Front lines- News briefs of the West
What matters is…faith expressed in love (Gal. 5:6 MSG).
Karen Gleason, Editor
SPOKANE, WASH.—With 12 potential candidates for officer training, the Spokane Corps, led by Captain Kyle and Major Lisa Smith, formed a monthly Candidates Book Club. Participants discuss books on Army history, theology, leadership, pastoral care, etc. The next book is One For All by Commissioner James Knaggs and Major Stephen Court.
“It’s important for leaders to keep our minds challenged and alert so that we can do our very best in the calling God has for each of us,” said Lisa Smith.
The group includes accepted candidate Brenda Crosby, youth leaders Jeremy and Andrea Reedy, and Corps Sergeant-Major Elaine Mansoor.
IMPERIAL VALLEY, CALIF.—Undaunted by June’s 116-degree heat, El Centro Corps
Officer Captain Jerry Esqueda took a youth team to Slab City, the site of an abandoned military base where about 70 homeless residents camp or sleep in old trailers.
Knowing the people’s needs extend beyond physical requirements, the team not only offered water and food, but also prayer.
This first-time event will not be the last. Plans are underway to further establish a relationship and meet needs. On their next trip, the team will donate a freezer full of ice.
RENO, NEV.—The Reno Corps joined the festivities at Reno Rodeo’s annual “Wildest, Richest Rodeo in the West.” Wearing cowboy attire, corps officers Majors Michael and Janene Zielinski, other Salvationists and friends manned the corps and thrift store parking lot entrances, requesting a $5 donation for rodeo parking.
The corps raised $5,288, which went toward its World Services goal.
Organized by Barbara Pengilley, young people’s sergeant-major, 31 volunteers worked 292 hours to help with the event.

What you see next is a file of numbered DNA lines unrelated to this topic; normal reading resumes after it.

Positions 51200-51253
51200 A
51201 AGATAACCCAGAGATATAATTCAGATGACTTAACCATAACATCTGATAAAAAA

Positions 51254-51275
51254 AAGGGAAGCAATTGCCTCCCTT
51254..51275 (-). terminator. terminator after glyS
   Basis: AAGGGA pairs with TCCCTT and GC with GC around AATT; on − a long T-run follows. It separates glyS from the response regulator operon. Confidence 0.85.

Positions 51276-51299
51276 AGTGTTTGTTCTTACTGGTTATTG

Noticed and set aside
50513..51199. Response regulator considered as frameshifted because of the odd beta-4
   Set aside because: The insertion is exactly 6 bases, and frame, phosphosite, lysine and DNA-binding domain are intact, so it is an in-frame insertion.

PORTLAND, ORE.—During her summer internship at the Portland Tabernacle Corps, Friends of Christ Session Cadet Melissa Xiong led a group to Portland’s Saturday Market to witness to shoppers.
Xiong also presented “Hmong Culture” at a Home League education event July 13. Hmong are a minority ethnic group from Asia who pass down their history from generation to generation through legends and ritual ceremonies.
Lt. Raymond and Major Nancy Dihle are corps officers.
SAN FRANCISCO—San Francisco Magazine presented top honors to The Salvation Army in two categories of its annual readers’ poll: “Best Volunteer Action” and “Best Do-Gooder Action.”
Jaime Smith, who joined Army staff two years ago with a challenge to revamp the volunteer program, said, “My biggest focus was to get the word out. The public needs to know we’re here and what we do.”
Since then, The Salvation Army has successfully built partnerships with educational institutions and alumni chapters, churches, non-profits, various companies and individuals.
CHUUK—In the June 12 (Vol. 29, no. 10) edition of New Frontier, we mistakenly identified Captains Hermes and Rufina Otis as being from Chuuk, Marshall Islands. Chuuk is part of the Federated States of Micronesia, not the Republic of the Marshall Islands. New Frontier apologizes for this error and thanks Major Randy Mulch for pointing it out.